For details on the plasmid sequences including oligonucleotides see Supplementary Material section.

Media and Cultivation

All standard cultivations were performed in LB containing 10 g/L NaCl (LB10; Carl Roth, Karlsruhe, Germany), except for B. subtilis strains carrying a resistance gene for the salt-sensitive antibiotic zeocin (InvivoGen, San Diego, CA, USA). In these cases, LB containing only 5 g/L NaCl (LB5; Carl Roth, Karlsruhe, Germany) was used. Transformation medium for Bacillus subtilis was prepared according to Kumpfmüller and coworkers (Kumpfmüller et al., 2013). Antibiotics were used in the following concentrations: 100 μg/ml ampicillin, 50 μg/ml (E. coli) or 12.5–50.0 μg/ml (B. subtilis) kanamycin, 100 μg/ml spectinomycin, and 40 μg/ml zeocin.

All incubations for the flow cytometry experiment were performed at 37°C and 200 - 250 rpm in a 25 mm amplitude rotary shaker (Infors GmbH, Einsbach, Germany). Thirty milliliters of preculture (15 ml 2x LB5, 1% (v/v) glucose from a 40% (w/v) stock solution, 40 μg/ml zeocin and with or without 25 μg/ml kanamycin, filled to 30 ml with sterile, desalted H2O) were inoculated from glycerol stocks of BsFLN045 and BsFLN051, respectively. After incubation overnight, 20 ml of main culture (10 ml 2x LB5, 0.5% (v/v) glucose from a 40% (w/v) stock solution, 0.5% (v/v) acetoin from a 10% (w/v) stock solution, 40 μg/ml zeocin, and with or without 25 μg/ml kanamycin, filled to 20 ml with sterile, desalted H2O) were inoculated with preculture to an optical density of 0.1 at 600 nm (OD600) in quadruplicates for each strain. Media were prepared as master mixes and distributed evenly into 50 ml Erlenmeyer flasks for cultivation.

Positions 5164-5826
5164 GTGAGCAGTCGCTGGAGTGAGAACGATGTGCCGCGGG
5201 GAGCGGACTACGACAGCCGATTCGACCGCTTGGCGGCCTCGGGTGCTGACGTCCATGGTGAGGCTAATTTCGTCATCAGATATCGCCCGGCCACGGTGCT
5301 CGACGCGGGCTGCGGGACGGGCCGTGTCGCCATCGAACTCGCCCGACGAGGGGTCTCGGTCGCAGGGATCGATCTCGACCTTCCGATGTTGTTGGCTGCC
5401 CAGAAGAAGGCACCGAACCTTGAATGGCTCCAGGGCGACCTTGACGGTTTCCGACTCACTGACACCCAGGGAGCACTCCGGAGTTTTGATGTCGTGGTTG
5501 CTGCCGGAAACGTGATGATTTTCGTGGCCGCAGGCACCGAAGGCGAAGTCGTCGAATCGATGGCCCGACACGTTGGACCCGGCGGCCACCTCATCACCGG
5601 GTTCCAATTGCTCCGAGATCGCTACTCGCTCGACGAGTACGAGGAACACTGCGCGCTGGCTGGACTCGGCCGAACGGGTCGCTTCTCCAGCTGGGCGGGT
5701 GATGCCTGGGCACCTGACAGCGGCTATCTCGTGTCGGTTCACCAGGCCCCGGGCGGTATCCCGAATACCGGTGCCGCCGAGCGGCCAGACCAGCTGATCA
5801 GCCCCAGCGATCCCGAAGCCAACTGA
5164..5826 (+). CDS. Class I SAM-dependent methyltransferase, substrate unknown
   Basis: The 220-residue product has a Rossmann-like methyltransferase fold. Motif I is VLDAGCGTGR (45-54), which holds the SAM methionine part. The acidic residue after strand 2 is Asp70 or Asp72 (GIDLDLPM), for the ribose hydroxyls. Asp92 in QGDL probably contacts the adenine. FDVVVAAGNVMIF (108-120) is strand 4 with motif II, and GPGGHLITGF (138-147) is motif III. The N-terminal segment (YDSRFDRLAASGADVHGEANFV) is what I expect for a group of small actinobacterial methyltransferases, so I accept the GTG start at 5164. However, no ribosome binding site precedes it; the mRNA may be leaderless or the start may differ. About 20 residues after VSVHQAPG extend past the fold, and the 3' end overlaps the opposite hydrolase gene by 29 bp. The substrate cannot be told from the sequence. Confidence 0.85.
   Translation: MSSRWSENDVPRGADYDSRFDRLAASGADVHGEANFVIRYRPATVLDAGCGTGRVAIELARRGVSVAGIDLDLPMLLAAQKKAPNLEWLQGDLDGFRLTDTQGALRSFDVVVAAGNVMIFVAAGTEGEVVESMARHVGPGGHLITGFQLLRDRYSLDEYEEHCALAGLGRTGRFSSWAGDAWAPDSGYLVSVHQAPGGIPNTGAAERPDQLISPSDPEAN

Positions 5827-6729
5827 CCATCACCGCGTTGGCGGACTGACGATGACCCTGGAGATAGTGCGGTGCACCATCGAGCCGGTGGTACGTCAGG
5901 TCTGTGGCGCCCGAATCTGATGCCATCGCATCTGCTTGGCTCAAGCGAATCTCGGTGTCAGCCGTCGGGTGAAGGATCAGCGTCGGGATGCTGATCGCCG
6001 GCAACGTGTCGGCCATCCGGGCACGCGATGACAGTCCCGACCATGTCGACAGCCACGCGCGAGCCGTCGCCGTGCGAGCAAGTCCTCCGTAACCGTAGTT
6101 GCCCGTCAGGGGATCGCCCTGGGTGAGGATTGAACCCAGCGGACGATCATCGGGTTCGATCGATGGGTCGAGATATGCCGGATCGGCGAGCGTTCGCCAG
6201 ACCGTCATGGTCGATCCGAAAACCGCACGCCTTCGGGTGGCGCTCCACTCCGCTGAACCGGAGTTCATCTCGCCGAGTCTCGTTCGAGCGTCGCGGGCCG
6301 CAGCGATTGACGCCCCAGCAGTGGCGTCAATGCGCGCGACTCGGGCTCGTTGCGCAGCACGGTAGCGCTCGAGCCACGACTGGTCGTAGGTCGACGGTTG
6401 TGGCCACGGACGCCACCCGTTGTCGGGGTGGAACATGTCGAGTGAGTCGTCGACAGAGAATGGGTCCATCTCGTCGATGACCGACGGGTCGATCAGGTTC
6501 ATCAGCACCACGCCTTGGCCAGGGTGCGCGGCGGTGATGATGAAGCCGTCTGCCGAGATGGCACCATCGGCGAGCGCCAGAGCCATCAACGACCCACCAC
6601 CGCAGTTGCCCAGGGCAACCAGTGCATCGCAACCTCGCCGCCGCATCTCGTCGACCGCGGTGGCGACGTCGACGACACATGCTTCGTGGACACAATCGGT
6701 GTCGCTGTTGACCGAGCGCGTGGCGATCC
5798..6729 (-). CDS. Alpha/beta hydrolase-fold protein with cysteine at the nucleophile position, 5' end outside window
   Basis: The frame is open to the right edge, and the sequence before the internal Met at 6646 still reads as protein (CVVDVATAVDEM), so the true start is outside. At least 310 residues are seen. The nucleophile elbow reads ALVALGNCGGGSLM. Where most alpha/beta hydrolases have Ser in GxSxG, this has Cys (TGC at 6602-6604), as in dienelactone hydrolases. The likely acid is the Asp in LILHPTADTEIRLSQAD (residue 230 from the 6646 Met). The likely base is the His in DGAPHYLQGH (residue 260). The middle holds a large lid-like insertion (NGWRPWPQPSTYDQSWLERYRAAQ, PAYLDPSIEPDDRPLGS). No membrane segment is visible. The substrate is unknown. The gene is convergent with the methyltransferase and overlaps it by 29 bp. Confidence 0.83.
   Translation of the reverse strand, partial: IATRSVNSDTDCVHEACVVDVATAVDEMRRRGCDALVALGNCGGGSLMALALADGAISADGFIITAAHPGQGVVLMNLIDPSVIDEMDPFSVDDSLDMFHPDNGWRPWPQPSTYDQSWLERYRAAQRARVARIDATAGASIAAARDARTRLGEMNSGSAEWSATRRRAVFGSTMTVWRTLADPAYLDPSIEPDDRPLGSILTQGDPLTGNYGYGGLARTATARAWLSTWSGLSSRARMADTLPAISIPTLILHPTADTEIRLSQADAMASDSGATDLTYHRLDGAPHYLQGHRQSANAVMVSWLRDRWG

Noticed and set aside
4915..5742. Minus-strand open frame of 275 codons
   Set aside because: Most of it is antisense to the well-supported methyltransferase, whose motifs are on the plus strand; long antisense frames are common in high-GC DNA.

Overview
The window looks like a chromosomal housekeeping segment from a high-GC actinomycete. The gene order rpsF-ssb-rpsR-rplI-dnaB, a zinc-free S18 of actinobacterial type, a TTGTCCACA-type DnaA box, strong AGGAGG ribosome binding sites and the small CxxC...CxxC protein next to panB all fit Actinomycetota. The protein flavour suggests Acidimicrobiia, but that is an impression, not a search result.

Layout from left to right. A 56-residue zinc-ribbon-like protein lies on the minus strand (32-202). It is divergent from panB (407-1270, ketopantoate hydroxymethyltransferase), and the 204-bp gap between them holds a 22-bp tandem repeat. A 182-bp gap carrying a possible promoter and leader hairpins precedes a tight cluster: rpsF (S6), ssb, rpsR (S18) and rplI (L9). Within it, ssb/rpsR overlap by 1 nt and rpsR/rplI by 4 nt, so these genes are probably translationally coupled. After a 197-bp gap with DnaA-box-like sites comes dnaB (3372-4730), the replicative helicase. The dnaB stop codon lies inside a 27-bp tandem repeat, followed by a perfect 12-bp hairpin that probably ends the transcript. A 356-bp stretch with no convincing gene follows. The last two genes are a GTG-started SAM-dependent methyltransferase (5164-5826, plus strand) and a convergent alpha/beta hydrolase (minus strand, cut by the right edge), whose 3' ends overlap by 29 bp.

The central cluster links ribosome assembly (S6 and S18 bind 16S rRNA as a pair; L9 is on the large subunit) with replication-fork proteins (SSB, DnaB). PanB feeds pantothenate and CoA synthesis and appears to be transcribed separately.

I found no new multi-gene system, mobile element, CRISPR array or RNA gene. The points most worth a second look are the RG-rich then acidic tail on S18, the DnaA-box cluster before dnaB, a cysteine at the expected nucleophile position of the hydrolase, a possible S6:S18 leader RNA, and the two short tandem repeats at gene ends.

Cultivations for the phospholipase C experiments were performed at 30°C and 150 rpm in a 50 mm amplitude rotary shaker (Eppendorf New Brunswick, Enfield, CT, USA). Twenty milliliters of preculture (SB medium: 32.0 g/L Tryptone, 20.0 g/L yeast extract, 5.0 g/L NaCl, 5.0 ml 1N NaOH, 42.3 mM Na2HPO4, 22.0 mM KH2PO4, 18.7 mM NH4Cl, and 0.02 mM CaCl2, supplemented with 1% (v/v) glucose from a 40% (w/v) stock solution, 40 μg/ml zeocin, and with or without 25 μg/ml kanamycin) were inoculated from glycerol stocks of BsMKA005, BsFLN064 and BsFLN066, respectively. To ensure sufficient growth overnight, precultures were incubated at 37°C. Fifty milliliters of main culture (SB containing 0.5% (v/v) of acetoin from a 10% stock solution in SB and respective antibiotic) were inoculated to reach an OD600 of 0.2 in triplicates for each strain. Cultivation was carried out in 500 ml Erlenmeyer flasks.


All restriction enzymes and Q5 proofreading polymerase (for amplicons >3 kb) were purchased from New England Biolabs (NEB, Ipswich, MA, USA). Colony polymerase chain reactions (cPCRs) were performed with standard Taq polymerase, whereas error-free amplification of small (< 3 kb) fragments was performed with OptiTaq, which is a mixture of Taq and Pfu polymerase (Roboklon, Berlin, Germany). Alternatively to Q5, proofreading Polymerase X was also used for amplicons >3 kb (Roboklon, Berlin, Germany).

Molecular Biology Methods